Inclusion of China bonds in Bloomberg index a timely counterweight to US tariffs

Source:Global Times Published: 2018/3/26 23:48:39

World markets are taking another step to embrace China. Bloomberg will add the country's government and policy-bank bonds to the Bloomberg Barclays Global Aggregate Index. That should attract foreign investors and encourage more liberalization. It's also a useful reminder that flows of money far outweigh those of goods and services.

China's $9 trillion domestic bond market is the world's third-largest after the US and Japan, according to AsianBondsOnline, but most international investors have little exposure.

China has been gradually opening its market doors, though. Last year Beijing opened up a channel for investors to access its bond market through Hong Kong, known as the Bond Connect scheme. MSCI will also include some Chinese domestic A shares in its stock indexes starting in June.

Bloomberg is the first of the big three bond indexers, ahead of Citigroup and JPMorgan, to admit China into its global index. Beijing still needs to improve settlement terms and clarify tax issues before April 2019, when the index outfit plans to start phasing in Chinese bonds.

Eventually China's qualifying bonds will represent over 5 percent of the global aggregate index. With some $2 trillion in assets tracking the benchmark, the move could generate roughly $100 billion of inflows. Analysts at Standard Chartered estimate inflows of up to $286 billion if all three indexers include Chinese bonds.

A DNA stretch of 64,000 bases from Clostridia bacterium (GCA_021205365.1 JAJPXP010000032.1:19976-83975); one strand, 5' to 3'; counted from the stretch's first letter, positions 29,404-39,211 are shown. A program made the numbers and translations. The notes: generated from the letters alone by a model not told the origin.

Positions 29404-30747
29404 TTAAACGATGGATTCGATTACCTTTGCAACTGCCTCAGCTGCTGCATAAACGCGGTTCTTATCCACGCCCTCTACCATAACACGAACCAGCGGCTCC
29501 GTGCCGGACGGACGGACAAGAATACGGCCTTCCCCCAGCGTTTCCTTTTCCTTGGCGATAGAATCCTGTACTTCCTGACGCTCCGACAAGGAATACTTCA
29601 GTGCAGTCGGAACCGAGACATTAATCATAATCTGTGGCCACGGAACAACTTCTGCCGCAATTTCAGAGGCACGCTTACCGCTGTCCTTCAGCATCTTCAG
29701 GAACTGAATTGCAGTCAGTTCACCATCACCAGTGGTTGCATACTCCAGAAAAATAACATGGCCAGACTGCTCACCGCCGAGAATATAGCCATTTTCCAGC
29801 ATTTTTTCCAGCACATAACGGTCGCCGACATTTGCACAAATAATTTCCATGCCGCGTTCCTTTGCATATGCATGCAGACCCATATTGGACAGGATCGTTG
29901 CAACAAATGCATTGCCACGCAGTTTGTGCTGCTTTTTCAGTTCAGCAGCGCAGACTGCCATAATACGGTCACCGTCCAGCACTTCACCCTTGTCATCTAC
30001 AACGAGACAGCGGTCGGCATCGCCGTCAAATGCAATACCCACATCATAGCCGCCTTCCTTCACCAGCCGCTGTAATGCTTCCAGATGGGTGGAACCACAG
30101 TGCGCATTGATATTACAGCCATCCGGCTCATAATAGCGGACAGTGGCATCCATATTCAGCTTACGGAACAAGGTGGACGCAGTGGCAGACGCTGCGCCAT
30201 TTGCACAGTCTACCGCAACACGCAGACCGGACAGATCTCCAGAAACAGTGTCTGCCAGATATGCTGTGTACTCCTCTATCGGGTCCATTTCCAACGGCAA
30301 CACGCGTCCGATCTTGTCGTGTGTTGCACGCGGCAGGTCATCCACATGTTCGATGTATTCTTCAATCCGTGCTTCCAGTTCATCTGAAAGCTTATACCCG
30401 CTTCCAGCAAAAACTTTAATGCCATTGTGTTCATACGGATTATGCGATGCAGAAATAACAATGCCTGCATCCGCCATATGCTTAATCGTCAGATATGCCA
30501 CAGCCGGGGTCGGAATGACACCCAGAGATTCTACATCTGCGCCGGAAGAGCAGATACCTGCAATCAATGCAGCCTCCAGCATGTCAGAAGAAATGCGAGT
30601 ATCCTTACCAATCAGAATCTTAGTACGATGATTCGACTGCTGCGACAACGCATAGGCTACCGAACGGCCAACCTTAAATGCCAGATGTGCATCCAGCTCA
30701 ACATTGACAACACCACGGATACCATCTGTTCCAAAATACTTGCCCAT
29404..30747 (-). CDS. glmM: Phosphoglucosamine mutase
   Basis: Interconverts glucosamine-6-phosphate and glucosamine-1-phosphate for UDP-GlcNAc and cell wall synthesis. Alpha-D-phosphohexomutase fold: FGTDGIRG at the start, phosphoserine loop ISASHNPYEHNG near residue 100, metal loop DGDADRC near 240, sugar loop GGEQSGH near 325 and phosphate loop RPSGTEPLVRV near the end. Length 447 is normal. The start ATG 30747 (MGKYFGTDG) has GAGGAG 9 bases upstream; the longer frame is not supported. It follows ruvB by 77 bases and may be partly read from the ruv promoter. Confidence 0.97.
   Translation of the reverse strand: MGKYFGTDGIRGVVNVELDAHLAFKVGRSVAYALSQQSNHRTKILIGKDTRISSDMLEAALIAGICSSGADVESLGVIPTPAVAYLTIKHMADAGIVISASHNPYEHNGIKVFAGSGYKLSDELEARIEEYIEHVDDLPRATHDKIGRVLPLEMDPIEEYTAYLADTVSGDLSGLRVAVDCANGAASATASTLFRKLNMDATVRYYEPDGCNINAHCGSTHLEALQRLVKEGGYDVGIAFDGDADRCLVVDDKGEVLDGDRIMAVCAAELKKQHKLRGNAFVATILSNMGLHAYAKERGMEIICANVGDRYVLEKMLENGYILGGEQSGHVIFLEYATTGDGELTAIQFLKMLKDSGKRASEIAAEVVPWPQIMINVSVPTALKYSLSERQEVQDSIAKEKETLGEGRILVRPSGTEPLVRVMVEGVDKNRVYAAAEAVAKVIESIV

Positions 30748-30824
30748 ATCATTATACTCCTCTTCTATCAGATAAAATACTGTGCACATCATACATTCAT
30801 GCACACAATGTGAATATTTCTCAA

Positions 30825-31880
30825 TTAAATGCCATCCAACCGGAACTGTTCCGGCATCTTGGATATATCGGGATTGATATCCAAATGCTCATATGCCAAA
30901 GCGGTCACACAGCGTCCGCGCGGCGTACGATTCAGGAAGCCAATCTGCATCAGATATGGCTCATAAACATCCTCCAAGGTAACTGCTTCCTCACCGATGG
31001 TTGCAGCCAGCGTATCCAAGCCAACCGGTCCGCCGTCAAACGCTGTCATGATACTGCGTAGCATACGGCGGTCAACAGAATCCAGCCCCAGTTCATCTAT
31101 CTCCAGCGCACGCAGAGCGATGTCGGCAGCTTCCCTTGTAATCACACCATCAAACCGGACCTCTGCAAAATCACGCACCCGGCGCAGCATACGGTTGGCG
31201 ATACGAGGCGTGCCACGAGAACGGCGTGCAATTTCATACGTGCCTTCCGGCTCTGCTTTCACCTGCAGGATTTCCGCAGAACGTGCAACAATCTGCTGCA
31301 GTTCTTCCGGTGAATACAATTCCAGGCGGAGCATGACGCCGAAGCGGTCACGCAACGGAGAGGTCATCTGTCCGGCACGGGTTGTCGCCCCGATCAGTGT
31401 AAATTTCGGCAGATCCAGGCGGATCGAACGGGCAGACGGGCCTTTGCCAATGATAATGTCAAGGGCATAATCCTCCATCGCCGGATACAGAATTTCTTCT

It's still early days. Notwithstanding the IMF's inclusion of the yuan in its SDR currency basket two years ago, the yuan accounts for just 1 percent of global central bank reserves. But the potential is enormous, with China on track to overtake the US as the world's largest economy in the next decade.

The bond index news landed one day after US President Donald Trump announced new tariffs on Chinese imports. The levies are aimed at reducing the US trade deficit with China, which hit $375 billion in 2017. But money flows vastly exceed those of goods and services, with daily trading in currencies averaging more than $5 trillion and interest-rate derivatives nearly $3 trillion. A move that encourages more financial transactions with China offsets Trump's barriers to traditional trade.

The author is Tom Buerkle, a Reuters Breakingviews columnist. The article was first published on Reuters Breakingviews.

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